Betina Gozo is the kind of woman you’d love to hate, but just can’t. She has a body to die for, a face to match, and to top it off, she’s a dancer who plays the bass. Come on. But it’s hard to hate someone who is kind and smart and works her tail off for the things she’s achieved.
The Nike master trainer, who moved to Portland from Chicago in September, seems destined for greatness, thanks in no small part to her hard work. In addition to serving as a trainer on the Nike campus, doing one-on-one, athlete and group workouts and consulting with the brand team to develop content, Gozo founded her own training studio, Canvas Training,Betina Gozo sets sights on fitness stardom mind + body in Portland shortly after her arrival. She was recently named one of five finalists in the Women’s Health Next Fitness Star contest.
Gozo came to the fitness world from an unusual background—she played bass in a band for five years.
“I got into fitness so I could keep up with shows, so my shoulder didn’t hurt when I was playing three hours in a row,” she said. “Your body can get broken down if you don’t take care of it.”
Working full-time playing in bars, at weddings and other events, Gozo thought she was in shape. “I could perform three hours with a bass guitar,” she said. “I thought I was in shape because I was a dancer. But weight-lifting? Game over.”
As Gozo got into weight-lifting, and began to understand that it wouldn’t necessarily make her bulky, she became infatuated. “I loved the feeling of taking my body and making it change,” she said. “And I fell in love with making other people feel that. They think they can’t be strong, they think they can never do the things that I can currently, but they can.” The Nike campus is home to a lot of busy people. Gozo’s job: to keep them healthy so they can stay busy. “I train VPs, I train the general population, and my whole philosophy is being able to incorporate tools that will help them lead a better life,” she said. She is adamant that it makes no sense to train office managers the same way she’d train an elite athlete.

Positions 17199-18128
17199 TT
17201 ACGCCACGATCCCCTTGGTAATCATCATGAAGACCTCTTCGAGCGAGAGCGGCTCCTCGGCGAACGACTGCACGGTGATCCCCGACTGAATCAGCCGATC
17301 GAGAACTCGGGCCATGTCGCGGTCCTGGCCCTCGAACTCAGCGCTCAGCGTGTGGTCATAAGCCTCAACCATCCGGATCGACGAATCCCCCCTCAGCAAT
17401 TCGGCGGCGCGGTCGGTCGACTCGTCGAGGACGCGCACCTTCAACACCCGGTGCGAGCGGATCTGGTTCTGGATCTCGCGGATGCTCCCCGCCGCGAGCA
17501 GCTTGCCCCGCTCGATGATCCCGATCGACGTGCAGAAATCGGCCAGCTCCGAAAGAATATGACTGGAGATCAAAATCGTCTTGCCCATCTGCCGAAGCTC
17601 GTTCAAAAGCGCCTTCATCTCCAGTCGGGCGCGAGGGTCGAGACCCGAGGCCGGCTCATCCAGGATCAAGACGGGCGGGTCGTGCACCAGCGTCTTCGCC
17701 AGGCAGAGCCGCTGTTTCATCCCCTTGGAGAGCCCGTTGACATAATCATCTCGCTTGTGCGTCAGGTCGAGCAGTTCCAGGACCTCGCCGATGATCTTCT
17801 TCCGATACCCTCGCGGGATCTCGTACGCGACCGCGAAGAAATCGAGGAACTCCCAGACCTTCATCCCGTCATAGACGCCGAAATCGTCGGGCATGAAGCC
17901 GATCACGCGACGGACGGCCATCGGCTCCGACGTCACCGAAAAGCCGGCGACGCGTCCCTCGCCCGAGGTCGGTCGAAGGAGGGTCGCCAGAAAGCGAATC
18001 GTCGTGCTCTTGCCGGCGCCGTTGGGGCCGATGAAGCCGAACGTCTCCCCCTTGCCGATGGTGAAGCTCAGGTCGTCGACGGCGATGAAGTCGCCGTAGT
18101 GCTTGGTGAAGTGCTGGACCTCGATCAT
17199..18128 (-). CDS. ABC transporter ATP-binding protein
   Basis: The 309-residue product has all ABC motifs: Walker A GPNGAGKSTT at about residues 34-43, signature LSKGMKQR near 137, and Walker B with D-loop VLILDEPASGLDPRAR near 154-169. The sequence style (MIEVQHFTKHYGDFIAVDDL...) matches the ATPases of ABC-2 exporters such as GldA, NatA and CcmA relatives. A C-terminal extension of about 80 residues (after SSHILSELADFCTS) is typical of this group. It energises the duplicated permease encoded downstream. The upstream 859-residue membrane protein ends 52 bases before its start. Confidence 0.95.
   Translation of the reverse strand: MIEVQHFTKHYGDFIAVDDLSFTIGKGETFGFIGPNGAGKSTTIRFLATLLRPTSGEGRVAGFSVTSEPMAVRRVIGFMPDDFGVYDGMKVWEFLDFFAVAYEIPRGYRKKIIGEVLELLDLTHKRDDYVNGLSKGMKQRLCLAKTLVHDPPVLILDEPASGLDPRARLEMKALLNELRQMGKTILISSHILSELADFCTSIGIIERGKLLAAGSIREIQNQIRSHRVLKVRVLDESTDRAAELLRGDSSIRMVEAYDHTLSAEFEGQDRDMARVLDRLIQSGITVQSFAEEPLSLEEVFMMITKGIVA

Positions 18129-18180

“I just want to help someone keep up with life,” she said. “I want to help them be able to keep up with their kids, to de-stress from work because their jobs are so crazy. A lot of trainers want to train athletes, but I feel like one thing I’m really good at is adjustable, scalable information that makes sense to people’s lives.”
Her favorite method of getting people in shape is teaching them high-intensity total body movements that get the heart rate moving.
“I want them jumping off the ground, jumping all over the place,” she said. “That burns the most calories, and it also gives them that moment of success after they’re done. They’re really, really tired.”
Women’s Health announced June 27 that Gozo is one of the magazine’s finalists for its annual contest to find The Next Fitness Star. The contest winners appear in the magazine, get a workout video series through the magazine, and become regular Women’s Health contributors.
Five finalists compete, and the winner is named in August. Gozo pitched a high-impact workout that featured mobility. “Not yoga and stretching,” she clarified, “but movements that will keep you moving properly. If you’re not activating the right muscles you’re not moving the way you’re supposed to, so I try to incorporate movements that teach you to move the way you’re supposed to.” As though that’s not enough, Gozo is in the process of developing four e-books that will help people of all walks create fitness plans for themselves. The e-books will give readers an eight-week plan.
“I want to get people to believe that they can do this stuff ,” she said. “I think a lot of people look up to fitness instructors and think they can’t do that, ‘That will never be me.’ I want them to now that they can do it, they just have to put that work in. But it’s definitely something that can be done.”